SERMON PREACHED AT THE FUNERAL OBSEQUIES OF HON. CHARLES PAINE

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Seite 28 - Making it rich, and like a lily in bloom, An angel writing in a book 'of gold. Exceeding peace had made Ben Adhem bold, And, to the presence in the room he said, "What writest thou?" The vision raised its head, And, with a look made all of sweet accord, Answered, "The names of those who love the Lord." " And is mine one ? " said Abou. " Nay, not so,
Seite 28 - The angel wrote, and vanished. The next night It came again, with a great wakening light, And showed the names whom love of God had blest, And, lo! Ben Adhem's name led all the rest.
Seite 9 - Let all thy inward powers unite To love thy Maker and thy God With utmost vigor and delight. 2 " Then shall thy neighbour next in place Share thine affections and esteem ; And let thy kindness to thyself Measure and rule thy love to him.
Seite 55 - ... unhesitatingly availed himself of all the advantages which a free and liberal intercourse with men of such characteristics could give him. The youngest man I think in the Gubernatorial office in the State, I am sure there was never any man who more highly esteemed the claims of age and wisdom, and experience, or was more ready to distinguish and encourage whoever among the young gave hopeful promise of an honorable and successful public career.
Seite 58 - ... to solace him. It was on one of these darkest days, and at a time when courage, hope and health were all failing, that he said to me in his familiar mode of conversation ; " Well, Walton, whatever may become of the corporation, they cannot rob us of the road ! It is done — it will be run. — and the people will at any rate reap the blessings which we designed. Oh ! if it were not for that, I really believe I should die...
Seite 52 - I enjoyed his intimate and uninterrupted acquaintance and confidence. I see him now, as I last saw him, when a few friends took him by the hand, and bade him good bye, with tears in their eyes, as he left the station here in the cars for his journey south. The words of one of those friends, as the train left, have made an impression upon my mind that time will never efface. " That car carries more men from Northfield than it will ever bring back," was the fearful belief of us all when he left, and...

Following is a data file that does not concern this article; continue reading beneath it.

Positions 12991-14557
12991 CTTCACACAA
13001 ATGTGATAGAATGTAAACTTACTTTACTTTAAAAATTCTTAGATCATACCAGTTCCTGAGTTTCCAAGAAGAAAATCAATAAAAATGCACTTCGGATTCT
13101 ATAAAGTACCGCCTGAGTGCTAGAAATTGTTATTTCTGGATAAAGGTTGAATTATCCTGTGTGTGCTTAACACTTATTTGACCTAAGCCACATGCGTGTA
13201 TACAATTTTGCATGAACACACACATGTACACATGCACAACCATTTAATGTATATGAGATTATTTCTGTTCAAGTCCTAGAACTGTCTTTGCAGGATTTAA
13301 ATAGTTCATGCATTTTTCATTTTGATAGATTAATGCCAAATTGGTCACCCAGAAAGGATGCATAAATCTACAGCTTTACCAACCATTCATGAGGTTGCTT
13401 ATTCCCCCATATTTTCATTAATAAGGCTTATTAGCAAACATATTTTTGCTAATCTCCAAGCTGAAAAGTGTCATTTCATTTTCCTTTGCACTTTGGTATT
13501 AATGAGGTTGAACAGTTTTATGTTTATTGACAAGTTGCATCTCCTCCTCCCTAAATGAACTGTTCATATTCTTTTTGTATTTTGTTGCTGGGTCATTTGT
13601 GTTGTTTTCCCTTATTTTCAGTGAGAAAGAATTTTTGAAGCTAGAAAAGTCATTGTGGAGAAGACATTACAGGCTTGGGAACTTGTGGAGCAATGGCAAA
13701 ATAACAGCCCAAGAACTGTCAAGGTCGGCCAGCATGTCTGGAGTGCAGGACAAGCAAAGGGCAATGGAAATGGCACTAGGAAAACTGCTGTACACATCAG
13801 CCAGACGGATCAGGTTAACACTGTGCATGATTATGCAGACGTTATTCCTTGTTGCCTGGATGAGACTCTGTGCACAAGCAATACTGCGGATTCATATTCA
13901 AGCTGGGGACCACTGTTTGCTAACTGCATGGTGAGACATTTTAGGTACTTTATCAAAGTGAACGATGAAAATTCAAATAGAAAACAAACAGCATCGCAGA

Seite 51 - The numbers here assembled on so short a notice, the deep grief depicted upon every countenance, bespeak no ordinary occurrence. Our common friend and benefactor is removed from among us. To me, this dispensation of Providence is overwhelming. Language fails to express the deep emotions that thrill through every nerve. He was my friend when I needed a friend. For seventeen years I enjoyed his intimate and uninterrupted acquaintance and confidence. I see him now, as I last saw him, when a few friends...
Seite 56 - State and his country— that you feel his death an irreparable loss and a public calamity. Weep now. It is good to weep. My connection, in an official capacity ^ with Gov. Paine, and my relations to him personally, from the commencement of the great public work on which he had staked his highest hopes, and to which I now feel he sacrificed his life, I am aware will seem to justify you in expecting that something will be said to-day 011 that topic.
Seite 56 - ... both — lost all ? I can only say, it is fit now for you to weep. Grief is the necessary burden of this day and of many days to you ; but when the .*. fountain of your tears shall fail — when you shall become weary and worn because of your great grief, then it will be fit for you to rejoice, that one has lived so briefly, yet so well, and so honorably, so unremittingly, and so successfully labored in important services for his neighborhood, his State and liis country — that you feel his...
Seite 20 - Born almost on the commencement of a century remarkable for its control of mechanical agencies and the development of popular institutions, he entered on the period of his vigour at a time most favorable for the exercise of his peculiar abilities. His father, the late Judge Paine, was one of the most honorable citizens of the State, and merited the respect which was awarded him. The influences of his home doubtless laid the foundation of that character which in subsequent life raised the son to a...

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